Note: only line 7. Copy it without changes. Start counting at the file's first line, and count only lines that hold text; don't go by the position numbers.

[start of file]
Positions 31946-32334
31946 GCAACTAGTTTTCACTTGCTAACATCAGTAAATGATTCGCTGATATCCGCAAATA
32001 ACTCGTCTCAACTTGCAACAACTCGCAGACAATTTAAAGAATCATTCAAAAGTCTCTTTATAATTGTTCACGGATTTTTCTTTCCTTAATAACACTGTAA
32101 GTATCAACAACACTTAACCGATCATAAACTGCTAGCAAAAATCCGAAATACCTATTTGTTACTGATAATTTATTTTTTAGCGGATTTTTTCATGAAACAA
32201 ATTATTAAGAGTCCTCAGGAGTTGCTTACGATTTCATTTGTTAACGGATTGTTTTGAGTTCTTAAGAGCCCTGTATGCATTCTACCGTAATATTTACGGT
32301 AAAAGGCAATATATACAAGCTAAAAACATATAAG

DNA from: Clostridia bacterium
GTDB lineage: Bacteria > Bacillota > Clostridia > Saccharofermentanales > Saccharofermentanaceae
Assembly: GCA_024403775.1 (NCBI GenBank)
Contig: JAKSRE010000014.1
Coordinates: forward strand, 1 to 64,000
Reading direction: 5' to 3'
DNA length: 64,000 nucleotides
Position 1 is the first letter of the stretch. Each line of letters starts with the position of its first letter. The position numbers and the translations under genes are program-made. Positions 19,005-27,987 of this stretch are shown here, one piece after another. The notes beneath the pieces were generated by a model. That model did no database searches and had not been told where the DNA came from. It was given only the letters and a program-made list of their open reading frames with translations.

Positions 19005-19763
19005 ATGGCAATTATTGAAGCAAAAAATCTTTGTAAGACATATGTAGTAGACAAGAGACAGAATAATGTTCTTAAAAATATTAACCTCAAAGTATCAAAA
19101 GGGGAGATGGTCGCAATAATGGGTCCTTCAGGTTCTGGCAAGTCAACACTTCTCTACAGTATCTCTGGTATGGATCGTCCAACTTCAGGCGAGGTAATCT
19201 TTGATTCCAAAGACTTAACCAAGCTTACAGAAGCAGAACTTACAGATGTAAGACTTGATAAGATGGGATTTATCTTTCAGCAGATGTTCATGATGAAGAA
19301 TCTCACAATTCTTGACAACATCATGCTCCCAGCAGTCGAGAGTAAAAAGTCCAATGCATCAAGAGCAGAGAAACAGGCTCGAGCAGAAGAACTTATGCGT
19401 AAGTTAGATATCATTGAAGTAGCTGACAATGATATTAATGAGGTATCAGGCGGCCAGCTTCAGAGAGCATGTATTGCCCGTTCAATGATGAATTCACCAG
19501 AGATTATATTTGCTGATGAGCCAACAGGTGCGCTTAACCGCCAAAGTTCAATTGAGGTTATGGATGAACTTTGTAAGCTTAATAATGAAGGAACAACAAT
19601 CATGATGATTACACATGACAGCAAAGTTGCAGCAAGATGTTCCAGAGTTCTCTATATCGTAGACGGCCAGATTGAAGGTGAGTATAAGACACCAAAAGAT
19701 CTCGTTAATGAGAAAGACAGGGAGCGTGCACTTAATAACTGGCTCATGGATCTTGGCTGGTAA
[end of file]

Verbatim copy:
DNA from: Clostridia bacterium